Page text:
You can read the book as a whole or dip in and out as you wish. Either way, it is full of sound, helpful advice, presented in an accessible way. The focus is on the short story because as Trish demonstrates in the book, the form has a great deal to teach us. There are exercises and quotes from the great and the good. My favourite is one by Mark Twain, who once said he didn’t like reading novels or stories. When challenged that he wrote them himself, he said,

“Quite true: but the fact that an Indian likes to scalp people is no evidence that he likes to be scalped.”

This makes me laugh every time I read it. My second favourite quote is by Chekhov, who said,

“Brevity is the sister of talent.”

The book is also littered with Trish’s own lovely tidbits, such as:

“The muse doesn’t make deliveries, she only has pick up points, we have to go and meet her.”

“Our heads are like wheelie bins.”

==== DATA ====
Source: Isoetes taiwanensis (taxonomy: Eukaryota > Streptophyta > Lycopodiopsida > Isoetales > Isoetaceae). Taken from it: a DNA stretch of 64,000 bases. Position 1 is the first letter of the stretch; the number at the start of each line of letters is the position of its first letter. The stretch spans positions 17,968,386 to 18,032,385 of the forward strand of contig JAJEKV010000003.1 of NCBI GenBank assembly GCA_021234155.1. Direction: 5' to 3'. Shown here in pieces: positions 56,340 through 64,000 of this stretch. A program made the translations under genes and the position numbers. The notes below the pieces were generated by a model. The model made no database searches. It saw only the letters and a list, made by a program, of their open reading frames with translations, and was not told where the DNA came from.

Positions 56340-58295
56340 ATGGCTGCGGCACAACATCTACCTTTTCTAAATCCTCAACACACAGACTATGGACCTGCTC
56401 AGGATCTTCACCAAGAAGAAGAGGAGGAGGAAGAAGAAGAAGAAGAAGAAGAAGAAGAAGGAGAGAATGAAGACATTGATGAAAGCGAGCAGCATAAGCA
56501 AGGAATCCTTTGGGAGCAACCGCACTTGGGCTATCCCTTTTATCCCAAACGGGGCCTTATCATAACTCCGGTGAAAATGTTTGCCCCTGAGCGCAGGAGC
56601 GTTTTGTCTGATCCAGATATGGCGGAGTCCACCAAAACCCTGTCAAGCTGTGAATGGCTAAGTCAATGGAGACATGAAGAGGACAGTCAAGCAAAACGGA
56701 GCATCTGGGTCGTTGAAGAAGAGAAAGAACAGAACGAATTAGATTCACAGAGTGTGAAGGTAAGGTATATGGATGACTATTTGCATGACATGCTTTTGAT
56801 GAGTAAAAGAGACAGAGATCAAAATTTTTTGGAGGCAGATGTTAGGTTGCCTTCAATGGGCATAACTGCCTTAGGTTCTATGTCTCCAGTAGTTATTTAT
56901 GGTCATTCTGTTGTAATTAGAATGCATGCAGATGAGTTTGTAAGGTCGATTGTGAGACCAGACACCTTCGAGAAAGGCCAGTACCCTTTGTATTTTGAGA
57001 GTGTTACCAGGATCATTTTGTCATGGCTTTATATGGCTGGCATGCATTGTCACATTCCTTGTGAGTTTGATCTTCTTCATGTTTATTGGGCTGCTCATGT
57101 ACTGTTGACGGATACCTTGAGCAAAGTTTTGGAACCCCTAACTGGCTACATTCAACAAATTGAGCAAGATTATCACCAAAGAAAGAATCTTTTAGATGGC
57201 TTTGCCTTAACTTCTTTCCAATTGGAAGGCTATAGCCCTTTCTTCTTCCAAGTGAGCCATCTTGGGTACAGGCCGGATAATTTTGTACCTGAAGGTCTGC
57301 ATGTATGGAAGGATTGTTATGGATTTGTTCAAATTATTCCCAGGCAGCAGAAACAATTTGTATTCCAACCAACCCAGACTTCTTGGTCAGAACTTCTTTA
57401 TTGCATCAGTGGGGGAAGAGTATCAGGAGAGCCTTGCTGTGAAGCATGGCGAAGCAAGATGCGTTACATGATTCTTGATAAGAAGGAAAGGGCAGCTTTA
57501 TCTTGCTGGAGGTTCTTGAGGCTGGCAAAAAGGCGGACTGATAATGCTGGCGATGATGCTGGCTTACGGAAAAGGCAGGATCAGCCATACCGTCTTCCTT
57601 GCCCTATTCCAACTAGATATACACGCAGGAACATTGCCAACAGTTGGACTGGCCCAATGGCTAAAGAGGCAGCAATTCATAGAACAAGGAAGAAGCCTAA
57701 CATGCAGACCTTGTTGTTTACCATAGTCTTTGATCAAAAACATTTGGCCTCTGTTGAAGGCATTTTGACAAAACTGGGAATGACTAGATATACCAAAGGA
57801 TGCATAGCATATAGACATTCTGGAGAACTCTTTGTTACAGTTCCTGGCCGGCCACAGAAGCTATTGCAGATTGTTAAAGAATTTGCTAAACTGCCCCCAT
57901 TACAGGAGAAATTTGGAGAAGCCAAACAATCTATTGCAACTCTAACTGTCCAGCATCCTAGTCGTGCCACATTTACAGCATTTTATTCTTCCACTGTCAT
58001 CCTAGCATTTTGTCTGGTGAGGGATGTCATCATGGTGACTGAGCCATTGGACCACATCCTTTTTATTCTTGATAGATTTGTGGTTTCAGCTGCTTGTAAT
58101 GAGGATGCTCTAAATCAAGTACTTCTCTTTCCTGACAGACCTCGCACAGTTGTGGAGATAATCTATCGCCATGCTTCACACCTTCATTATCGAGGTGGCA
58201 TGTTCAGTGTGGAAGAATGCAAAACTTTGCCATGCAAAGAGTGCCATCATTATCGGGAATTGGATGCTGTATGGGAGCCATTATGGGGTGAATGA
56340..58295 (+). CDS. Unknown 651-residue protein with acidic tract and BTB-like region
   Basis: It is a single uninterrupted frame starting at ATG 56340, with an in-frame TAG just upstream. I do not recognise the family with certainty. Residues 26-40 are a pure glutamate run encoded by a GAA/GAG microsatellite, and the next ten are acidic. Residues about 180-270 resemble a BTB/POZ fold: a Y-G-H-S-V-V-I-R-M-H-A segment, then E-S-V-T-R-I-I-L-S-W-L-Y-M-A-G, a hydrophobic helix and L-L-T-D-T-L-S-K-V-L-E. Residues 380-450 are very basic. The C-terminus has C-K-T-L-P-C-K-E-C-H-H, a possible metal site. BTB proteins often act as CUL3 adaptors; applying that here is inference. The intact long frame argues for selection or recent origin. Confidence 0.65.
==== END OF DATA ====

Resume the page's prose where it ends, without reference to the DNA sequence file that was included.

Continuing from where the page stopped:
“There is no magic inspiration in moleskin.”

There are also tips on entering competitions, a history of the Short Story, including one of Aesop’s fables, a reference to Pliny The Younger, some Celtic story telling and the world’s oldest short story, and more so much more.

I thoroughly enjoyed reading Inside Stories and thoroughly recommend it. It is a great addition to any writer’s (and reader’s) bookshelf and worth temporarily breaking one of Trish’s only two writing rules for, which are: keep writing and keep reading.

Inside Stories (for Writes and Readers) is published by Collca and you can buy it here:  http://www.amazon.co.uk/Inside-Stories-Writers-Readers-Nicholson-ebook/dp/B00DYTYJ74 

 

a Highlander (plus a newspaper rollie cigarette) from Papua New Guinea

a Highlander (plus a newspaper rollie cigarette) from Papua New Guinea